Hill Country Estate is a series of limestone terraces in amongst residential areas on the slopes of Te Mata Peak. The vineyard area is approximately 5.3 hectares divided into 8 sub-blocks, producing the varieties Viognier, Chardonnay, Syrah, Barbera and Montepulciano. The vineyard was already planted in these varieties when we took over management of it in early 2013.

Not far from Hill Country Estate is a picturesque vineyard overlooking the Tukituki River. This is where we source the Tannat grapes from. This very small vineyard is in 2 blocks – the terraced House Block that produces the fruit for our Reserve Tannat wine and the flat Road Block which makes our Estate Tannat. We took over the management of this vineyard after vintage in 2013.


We take maximum advantage of the large planting of Chardonnay grapes in our vineyard by producing four different wine styles – from a simple, fruit-driven

table wine, two different styles of barrel fermented Chardonnays and a Methode Traditionnelle Blanc de Blancs.

The largest of the plantings in our vineyard, we make 5 different styles of wine from this one grape variety, including a Late Harvest wine and a Sauternes-style Noble.

Tony is determined to change the perception of Viognier in New Zealand by demonstrating that it is possible to make elegant wines from this variety.

Barbera is a very early ripening red variety, believed to originate in the hills of Monferrato in central Piedmont, Italy. The clone in our vineyard was selected specifically for its suitability to New Zealand growing conditions. On the vine, Barbera looks very much like Pinot Noir – very small, tight, fist-size bunches.

The vines are very low yielding (<1kg per vine) resulting in a real depth of fruit concentration and flavour. The berries are thin skinned and light in colour. The Barbera vineyard is quite small so we only make one wine from this block.

The Syrah vineyard is the highest in Hawke’s Bay, looking out over Hastings and the Heretaunga Plains towards the Kawekas. There is only one vineyard

block, but different areas within the block produce have different characteristics, so this allows us to make 2 tiers of wine – Reserve and Estate.

Montepulciano is a very late ripening variety, with huge bunches, huge berries and a completely unique flavour spectrum.

This is the smallest of our Hill Country Estate vineyards and the last to be harvested. The Montepulciano block is tucked away in a small valley creating a microclimate which is quite different to the rest of the vineyard.

This is a very attractive eating wine grape with its thick skins, dark colour and vibrant refreshing acidity.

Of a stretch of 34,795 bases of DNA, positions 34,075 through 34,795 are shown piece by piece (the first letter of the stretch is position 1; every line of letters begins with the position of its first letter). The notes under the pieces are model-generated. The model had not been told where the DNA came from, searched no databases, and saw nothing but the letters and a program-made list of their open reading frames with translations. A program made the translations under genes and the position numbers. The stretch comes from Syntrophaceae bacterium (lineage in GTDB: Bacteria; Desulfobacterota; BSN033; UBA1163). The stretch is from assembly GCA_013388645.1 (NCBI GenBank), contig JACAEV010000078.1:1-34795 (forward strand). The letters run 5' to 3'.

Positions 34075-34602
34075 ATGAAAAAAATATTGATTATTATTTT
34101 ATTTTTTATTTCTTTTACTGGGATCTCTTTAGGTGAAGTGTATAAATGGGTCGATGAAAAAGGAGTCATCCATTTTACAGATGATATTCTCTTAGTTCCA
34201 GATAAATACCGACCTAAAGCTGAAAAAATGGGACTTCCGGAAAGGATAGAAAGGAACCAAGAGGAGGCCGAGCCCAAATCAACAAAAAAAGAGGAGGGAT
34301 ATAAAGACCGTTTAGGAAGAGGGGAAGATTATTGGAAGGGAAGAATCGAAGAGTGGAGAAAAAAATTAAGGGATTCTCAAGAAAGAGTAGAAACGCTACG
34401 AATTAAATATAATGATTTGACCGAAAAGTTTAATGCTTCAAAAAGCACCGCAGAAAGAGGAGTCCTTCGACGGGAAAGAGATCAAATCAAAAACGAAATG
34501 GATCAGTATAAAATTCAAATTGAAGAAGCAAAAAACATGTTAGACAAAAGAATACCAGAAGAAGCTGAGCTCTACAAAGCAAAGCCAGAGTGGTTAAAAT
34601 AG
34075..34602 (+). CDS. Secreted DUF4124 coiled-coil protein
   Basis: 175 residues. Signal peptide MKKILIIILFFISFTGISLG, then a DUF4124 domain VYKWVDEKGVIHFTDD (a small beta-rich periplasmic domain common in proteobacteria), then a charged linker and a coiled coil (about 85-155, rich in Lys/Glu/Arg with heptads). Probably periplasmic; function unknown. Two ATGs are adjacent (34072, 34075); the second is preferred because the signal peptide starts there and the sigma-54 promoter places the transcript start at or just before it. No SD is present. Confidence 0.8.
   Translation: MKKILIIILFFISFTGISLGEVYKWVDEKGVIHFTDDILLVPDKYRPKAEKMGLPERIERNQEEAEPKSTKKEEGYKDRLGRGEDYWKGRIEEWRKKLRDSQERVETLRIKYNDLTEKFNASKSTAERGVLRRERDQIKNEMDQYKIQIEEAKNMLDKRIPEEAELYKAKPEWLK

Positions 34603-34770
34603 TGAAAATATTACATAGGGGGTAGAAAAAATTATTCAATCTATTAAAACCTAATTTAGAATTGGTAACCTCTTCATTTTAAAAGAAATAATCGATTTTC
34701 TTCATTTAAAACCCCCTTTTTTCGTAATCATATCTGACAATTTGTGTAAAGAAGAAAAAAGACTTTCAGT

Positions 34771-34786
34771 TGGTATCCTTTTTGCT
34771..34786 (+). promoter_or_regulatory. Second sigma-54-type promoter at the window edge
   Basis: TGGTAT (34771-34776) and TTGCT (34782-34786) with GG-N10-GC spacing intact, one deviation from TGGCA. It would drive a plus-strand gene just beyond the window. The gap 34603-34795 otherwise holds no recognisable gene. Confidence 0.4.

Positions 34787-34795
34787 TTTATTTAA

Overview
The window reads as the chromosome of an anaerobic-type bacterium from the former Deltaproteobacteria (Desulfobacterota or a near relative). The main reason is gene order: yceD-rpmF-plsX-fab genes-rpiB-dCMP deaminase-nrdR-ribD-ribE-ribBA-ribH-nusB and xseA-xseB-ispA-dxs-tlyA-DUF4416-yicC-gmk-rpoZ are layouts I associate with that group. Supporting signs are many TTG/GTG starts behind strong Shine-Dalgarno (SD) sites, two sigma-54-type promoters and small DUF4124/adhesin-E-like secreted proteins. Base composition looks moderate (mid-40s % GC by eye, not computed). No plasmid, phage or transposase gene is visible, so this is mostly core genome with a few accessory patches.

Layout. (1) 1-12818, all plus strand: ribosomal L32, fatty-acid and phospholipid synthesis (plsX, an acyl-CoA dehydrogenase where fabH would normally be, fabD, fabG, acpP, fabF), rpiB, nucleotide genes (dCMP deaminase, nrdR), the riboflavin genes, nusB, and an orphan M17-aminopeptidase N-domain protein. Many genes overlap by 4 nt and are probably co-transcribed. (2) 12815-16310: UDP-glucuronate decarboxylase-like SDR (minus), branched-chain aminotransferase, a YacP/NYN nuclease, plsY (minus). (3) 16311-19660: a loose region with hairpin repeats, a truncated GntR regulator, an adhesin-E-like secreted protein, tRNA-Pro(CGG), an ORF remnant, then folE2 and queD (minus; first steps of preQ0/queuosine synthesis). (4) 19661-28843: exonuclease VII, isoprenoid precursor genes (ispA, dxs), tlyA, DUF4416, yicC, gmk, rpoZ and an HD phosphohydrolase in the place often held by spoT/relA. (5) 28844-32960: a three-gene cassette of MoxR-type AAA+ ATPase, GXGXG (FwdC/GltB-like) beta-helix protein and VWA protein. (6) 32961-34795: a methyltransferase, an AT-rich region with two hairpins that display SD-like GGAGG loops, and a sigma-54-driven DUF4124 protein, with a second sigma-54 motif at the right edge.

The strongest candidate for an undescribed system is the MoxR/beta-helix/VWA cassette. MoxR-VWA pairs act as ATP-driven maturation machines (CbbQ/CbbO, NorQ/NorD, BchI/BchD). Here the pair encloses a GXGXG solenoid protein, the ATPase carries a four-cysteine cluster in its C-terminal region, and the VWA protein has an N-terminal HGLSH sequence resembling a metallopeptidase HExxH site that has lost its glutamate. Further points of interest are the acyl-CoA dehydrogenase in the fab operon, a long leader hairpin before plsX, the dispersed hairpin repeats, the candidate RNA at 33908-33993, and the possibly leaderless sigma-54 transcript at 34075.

Despite the large bunches of fruit, the yield per vine is still remarkably low at approximately 1.6kg. The Montepulciano block is also quite small so we make only one wine each vintage.

This variety originates in the Madiran region in south west France and is closely associated with the French Paradox. The incidence of heart-related disease is very low in this area despite the diet, with research pointing to the high level of tannins in the local red wine (Tannat) as providing a number of benefits that support this. Everything about Tannat is big – big bunches, big berries, thick skins, naturally high acidity and very high tannin levels. The fruit is very late ripening and is markedly resistant to botrytis. In many respects, it is very similar to Montepulciano.

The vines are quite vigorous and throw a relatively high yield per vine. A critical step in producing this wine is reducing the yield back to 1 bunch per shoot – this is done progressively through the season with a final thinning just prior to veraison and netting.

Tannat achieves sugar ripeness very easily but it is the tannin ripeness(especially seed tannins) that dictates the picking decision and wine style.

There are 2 Tannat vineyard blocks allowing us to make 2 tiers of wine – Reserve and Estate.

Vineyards and Wine Styles 

Key to making good quality wines is ensuring the fruit coming into the winery is right for the wine style to be produced. How the management of the can impact on the style of wine we make and vice versa is an on-going and critical step in our winemaking process.

Each year we learn a bit more about the vineyards and the best way to manage them to produce the right grape quality. This includes understanding which areas of the vineyards have the heavier soils (more vigorous growth), better drainage, are

more shaded, are more susceptible to bird damage (there are a lot of olive trees and native plants around parts of our vineyard) etc.

Tony needs to make early decisions on the wine styles he wants to make next vintage so that the vineyard can be managed correctly – this includes shoot thinning, bunch thinning, leaf plucking, and allocating different areas to the different wine styles (even down to specific vine selection in places), and when the grapes are picked.